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View Full Version : Performance based raises


hoyboy
10-07-2004, 09:17 AM
Hey everyone, I'd like your input. If you are like me, then you must get sick of employees coming up every year and asking for their usual raise. My gut reaction wants to say "you want more from me, but what extra do I get from you?"

Well, this next year I want to implement a system where everyone knows what they need to do to get a raise, and how much they will get. For example, I may have a list of 20 commonly used perennials and if a laborer can learn to identify them all, he get's an extra 25 cents/hour. I think it would be wise to have different "tiers" for different levels of employees. A foreman, for instance, was probably hired with the understanding that he already knows how to do certain things...he shouldn't get paid extra for, say, learning to run a bobcat. He may get a CLT, or get his pesticide operators license, or take a class, etc, etc,.

The idea is to make guys earn their raises. At the same time, it SHOULD make them feel better knowing they are not stuck at the bottom rung with no way up the ladder. Do this, get paid more. Do that, get paid more. Simple. This would be posted right out where everybody can see if. No more complaints about not getting paid enough.

I'd like to hear some ideas from some of you folks about what SPECIFIC tasks, talents, skills, etc. you would like your employees to learn, and what kind of raises you would be willing to pay for each of them. Here are some of my initial ideas...feel free to share yours. Please make them specific.

General laborer: (per hour)

.10 Demonstrate a mastering of running a walbehind mower (obstacle course?)

.05 Demonstrate ability to change filters and oil on a given machine.

.25 Learn to identify 20 commonly used perennials and how to prune them.

.25 Ability to run a skid loader through an obstacle course in a given time.

.50 Get a valid drivers license (for those without)

1.50 Get a CDL

.10 Take a class on a given subject (will provide a list)

1.0 Get an operator's license for pesticides

1.50 Pass a CLT exam

.05 vote for Bush...(heh heh, just kidding)

.10 demonstrate the proper way to plant a tree or shrub.

.20 demonstrate the ability to properly identify a number of weeds



Ok, I have more. But you get the idea. I'd like to hear your ideas.


Thanks!

Dan






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bobbygedd
10-07-2004, 09:29 AM
since you're "employed by the customer", ask them first for a raise, if they say yes, then you can let some flow down to your workers

hoyboy
10-07-2004, 09:30 AM
bobbygedd

Did you think of that all by yourself?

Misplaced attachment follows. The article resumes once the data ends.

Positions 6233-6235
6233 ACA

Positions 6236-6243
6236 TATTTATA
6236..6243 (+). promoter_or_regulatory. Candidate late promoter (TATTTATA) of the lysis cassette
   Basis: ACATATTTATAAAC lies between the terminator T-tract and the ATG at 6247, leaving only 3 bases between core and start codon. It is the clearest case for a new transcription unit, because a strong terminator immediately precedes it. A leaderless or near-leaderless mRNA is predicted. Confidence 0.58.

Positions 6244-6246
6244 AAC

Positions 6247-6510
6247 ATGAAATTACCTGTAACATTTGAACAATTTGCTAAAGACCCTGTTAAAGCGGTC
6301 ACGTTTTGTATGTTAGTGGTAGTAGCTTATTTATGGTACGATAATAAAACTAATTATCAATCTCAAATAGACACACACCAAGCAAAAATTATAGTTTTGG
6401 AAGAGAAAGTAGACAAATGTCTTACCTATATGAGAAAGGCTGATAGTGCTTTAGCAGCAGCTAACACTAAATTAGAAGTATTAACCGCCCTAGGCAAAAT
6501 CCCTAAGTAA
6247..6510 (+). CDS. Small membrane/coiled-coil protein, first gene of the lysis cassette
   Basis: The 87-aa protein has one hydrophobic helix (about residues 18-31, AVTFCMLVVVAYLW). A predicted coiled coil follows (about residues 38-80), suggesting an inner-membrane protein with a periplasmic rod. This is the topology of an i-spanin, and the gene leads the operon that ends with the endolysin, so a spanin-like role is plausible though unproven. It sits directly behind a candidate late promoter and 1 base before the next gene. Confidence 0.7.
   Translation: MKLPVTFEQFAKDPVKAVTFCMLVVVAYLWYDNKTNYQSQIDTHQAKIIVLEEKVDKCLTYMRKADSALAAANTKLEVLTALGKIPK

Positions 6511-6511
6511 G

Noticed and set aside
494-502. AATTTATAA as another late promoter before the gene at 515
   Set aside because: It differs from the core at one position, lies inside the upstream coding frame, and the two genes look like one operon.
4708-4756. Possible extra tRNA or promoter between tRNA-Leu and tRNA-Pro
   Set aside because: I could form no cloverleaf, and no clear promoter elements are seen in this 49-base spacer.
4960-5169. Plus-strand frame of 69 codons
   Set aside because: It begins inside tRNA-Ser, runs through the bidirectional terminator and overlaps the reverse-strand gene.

Mo Green
10-07-2004, 09:42 AM
I aleays feel that it is important to treat employees the same way that I would want to be treated if I were working for some one else. There should always be some sort of cost of living raise done every year. You can't expect them to live their lives and pay their bills every year with out one. It should be at least 3% of their annual pay. As I'm sure that you raise your prices each year. If not, then it is something you should consider.

Also, like you said, there should be some pay for performance raises. This will give them the drive to better themselves and work harder. I think a great way to reward your employees is a nice bonus every now and then. This shows them that you are watching what they are doing and that you appreciate extra effort. You may be suprised at how morale will go up and all the raise questions will come with less frequency. ALways remember that if have hired the right people: a happy employee is a productive employee.

lars
10-07-2004, 02:02 PM
I really like the idea, however I think it needs a little tweaking. Rather than posting a list it may be better to sit down with the employee for a goal setting meeting. Tell them your intentions one on one and set goals. Mabye it is more important that they know how to plant trees properly than have a CDL. Mabye your head installation guy wants to get his applicator's licensce for more pay. Does he need it? Is he better off taking a class? Some of your requirements should be standard. In special cases, you may want to change the raise amount depending on person or situation. The point is be clear of what your employees want and make it clear what you want out of them. Set some goals with them and if they are met, they will be rewarded.

Trevors Lawn Care
10-07-2004, 03:48 PM
I really like the idea, however I think it needs a little tweaking. Rather than posting a list it may be better to sit down with the employee for a goal setting meeting. Tell them your intentions one on one and set goals. Mabye it is more important that they know how to plant trees properly than have a CDL. Mabye your head installation guy wants to get his applicator's licensce for more pay. Does he need it? Is he better off taking a class? Some of your requirements should be standard. In special cases, you may want to change the raise amount depending on person or situation. The point is be clear of what your employees want and make it clear what you want out of them. Set some goals with them and if they are met, they will be rewarded.


Eventually though...your employees will have all the knowledge you do, if not more, and will ask themselves "why make 14.34/hour when i can start on my own and make $100/hour." Probably unlikely but it could happen.

Trevor

out4now
10-07-2004, 03:52 PM
Idea sounds good just needs a little fine tuning. I have a CDL and I would be pissed if all I got for it was an extra 1.50 an hour. Guarentee I wouldn't do any commercial driving for that. Might as well go drive for Swift and make .25 cents a mile. Even though their trucks are governed at 62 MPH that's still over 15 an hour in the a/c.